Jamon, Olive and Haloumi Spirali This was a bit of an experiment. Saute sliced leeks sauted in marg and olive oil and then black peppercorns and white wine. Reduce wine. Add sundried tomato strips, kalamata olives, lots of basil leaves and some sauted mushrooms. Then at the end mix in strips of Jamon (spanish proscuitto) and fried pieces of haloumi cheese. Some parmesan sprinkled on top. Pretty good! Next time I'll use halved cherry tomatoes rather than sundried.
Mexican chilli beef, chorizo and bacon casserole Boom boom! Great! Cubed beef cooked in a casserole with a mixture of guajillo chillies, tomato, garlic and onion - also kidney beans, chopped celery, red capsicum, cooked slices of chorizo and smoked bacon. Served with rice cooked in coconut milk and ginger (leftovers, actually) with coriander and lime. And home made tortillas on the side. You
have to love proper mexican chillies! flavour, not heat. Of course some sour cream at the table.
pork with blood orange sauce and baked vegetables The orange on the far side is the first and only so far from
our tree! The veges are potatoes, sweet potato, leek and
fennel. It was a boneless shoulder of pork. ie. rolled and tied when I bought it. Sauce worked really well - reduced home made chicken stock,
blood orange juice, pan juices from the pork and Grand Marnier!
We've spent the weekend visiting three university open days with our youngest daughter. It's really a special time when you get to walk around the big wide world of future options with one of your kids. A part of me feels like I'm exploring uni for the first time too, and I hear about all of these things that it would be wonderful to study.
At the same, time there are a bewildering array of options and many young people feel pressured to make the right choice and make it count. I've been bothered for a long time by how much pressure our education system, and indeed society, places on young people in their last two years of high school. Andrew Fuller and others have suggesed that what our system does to them is developmentally inappropriate, since their brains are much better developed when they are in their mid-20's. Our schooling model is fundamentally WRONG (well it was designed to keep people out of the workforce for several years, wasnt it?)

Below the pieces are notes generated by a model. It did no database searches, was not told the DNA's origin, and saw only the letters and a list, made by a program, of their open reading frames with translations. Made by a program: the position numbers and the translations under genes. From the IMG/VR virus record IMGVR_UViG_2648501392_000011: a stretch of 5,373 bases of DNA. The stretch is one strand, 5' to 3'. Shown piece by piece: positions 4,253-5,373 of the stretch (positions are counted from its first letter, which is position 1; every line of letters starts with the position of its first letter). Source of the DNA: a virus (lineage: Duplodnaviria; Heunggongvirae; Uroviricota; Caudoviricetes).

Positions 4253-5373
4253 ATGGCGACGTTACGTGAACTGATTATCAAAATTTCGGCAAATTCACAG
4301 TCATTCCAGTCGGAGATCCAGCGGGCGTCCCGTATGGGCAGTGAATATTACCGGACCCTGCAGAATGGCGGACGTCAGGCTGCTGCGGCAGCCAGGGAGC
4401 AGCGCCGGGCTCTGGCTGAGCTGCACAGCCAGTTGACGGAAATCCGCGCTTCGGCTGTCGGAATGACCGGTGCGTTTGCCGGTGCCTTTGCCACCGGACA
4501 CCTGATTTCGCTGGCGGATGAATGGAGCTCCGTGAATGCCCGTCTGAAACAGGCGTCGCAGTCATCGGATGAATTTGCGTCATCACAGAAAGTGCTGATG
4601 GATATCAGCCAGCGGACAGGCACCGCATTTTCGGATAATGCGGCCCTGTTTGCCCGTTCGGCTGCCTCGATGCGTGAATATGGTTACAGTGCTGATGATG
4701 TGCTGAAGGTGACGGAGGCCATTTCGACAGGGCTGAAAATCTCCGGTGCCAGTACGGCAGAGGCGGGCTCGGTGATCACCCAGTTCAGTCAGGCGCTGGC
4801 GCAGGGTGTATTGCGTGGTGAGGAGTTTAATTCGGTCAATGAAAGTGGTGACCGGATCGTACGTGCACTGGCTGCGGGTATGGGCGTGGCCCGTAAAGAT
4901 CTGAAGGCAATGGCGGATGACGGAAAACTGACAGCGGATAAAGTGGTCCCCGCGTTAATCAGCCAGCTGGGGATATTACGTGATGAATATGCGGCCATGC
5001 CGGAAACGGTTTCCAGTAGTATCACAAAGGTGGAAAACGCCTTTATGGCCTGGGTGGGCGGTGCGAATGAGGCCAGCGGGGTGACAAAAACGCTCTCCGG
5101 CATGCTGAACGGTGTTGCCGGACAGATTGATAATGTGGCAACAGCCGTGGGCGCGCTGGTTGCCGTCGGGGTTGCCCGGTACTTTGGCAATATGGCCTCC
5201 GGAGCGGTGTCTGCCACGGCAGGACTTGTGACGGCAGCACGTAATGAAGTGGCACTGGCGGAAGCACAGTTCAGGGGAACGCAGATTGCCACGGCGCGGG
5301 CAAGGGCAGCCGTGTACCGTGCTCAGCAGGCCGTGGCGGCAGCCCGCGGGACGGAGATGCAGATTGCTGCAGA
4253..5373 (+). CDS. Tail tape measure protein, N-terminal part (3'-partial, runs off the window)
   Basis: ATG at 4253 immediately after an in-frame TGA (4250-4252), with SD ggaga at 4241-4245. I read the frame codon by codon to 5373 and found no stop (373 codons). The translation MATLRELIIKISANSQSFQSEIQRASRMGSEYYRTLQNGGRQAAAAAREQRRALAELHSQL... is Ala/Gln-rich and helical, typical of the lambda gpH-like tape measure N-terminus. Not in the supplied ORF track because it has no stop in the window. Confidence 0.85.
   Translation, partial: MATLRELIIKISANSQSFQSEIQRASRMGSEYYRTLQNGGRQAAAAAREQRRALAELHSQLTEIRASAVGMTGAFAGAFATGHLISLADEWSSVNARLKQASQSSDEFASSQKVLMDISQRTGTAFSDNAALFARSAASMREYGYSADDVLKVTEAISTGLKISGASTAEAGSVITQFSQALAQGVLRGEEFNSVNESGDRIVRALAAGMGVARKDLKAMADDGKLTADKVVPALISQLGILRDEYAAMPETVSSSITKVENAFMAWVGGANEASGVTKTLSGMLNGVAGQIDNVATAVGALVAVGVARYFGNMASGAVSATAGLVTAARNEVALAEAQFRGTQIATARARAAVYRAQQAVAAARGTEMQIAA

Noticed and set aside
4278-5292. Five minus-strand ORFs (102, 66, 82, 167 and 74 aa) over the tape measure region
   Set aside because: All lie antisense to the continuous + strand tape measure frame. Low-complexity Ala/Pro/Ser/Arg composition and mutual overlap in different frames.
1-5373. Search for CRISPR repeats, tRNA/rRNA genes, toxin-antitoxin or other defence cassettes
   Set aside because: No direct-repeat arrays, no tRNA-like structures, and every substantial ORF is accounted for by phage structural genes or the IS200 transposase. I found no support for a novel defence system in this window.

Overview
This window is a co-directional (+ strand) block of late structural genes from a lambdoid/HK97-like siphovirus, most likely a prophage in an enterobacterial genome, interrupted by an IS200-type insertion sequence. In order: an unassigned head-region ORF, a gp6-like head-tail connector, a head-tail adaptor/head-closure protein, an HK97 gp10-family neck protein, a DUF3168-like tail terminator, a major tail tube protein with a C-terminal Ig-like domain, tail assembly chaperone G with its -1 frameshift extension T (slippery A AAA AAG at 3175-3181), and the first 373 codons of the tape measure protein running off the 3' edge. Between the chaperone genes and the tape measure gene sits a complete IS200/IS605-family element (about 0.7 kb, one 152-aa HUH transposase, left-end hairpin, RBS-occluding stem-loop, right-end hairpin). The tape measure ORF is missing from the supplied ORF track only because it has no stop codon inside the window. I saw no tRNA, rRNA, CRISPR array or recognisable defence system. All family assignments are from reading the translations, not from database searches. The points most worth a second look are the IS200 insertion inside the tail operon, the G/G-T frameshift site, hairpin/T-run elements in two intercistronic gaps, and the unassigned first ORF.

The biggest problem of course is the suggestion that you only have one shot at this and you have to 'get it right'. The reality is that you can study almost anything you want later in life, that most people have at least 3 different kinds of jobs in their life, and that at 17 or 18 no-one knows their long term plans. Add to that the increasing evidence that today's young people learn through experience - they want to try things out - and its mainly about helping them choose something that they enjoy with the clear understanding that ultimately its not about failure.
Grace Mitchell has an art piece in an outdoor installation exhibit at Blackwood Forest for 3 weeks. The exhibit is called "Drawn In" and its part of the annual SALA Festival (South Australian Living Artists). This particular work is by a number of UniSA art students. aka "The Elvis Collective"...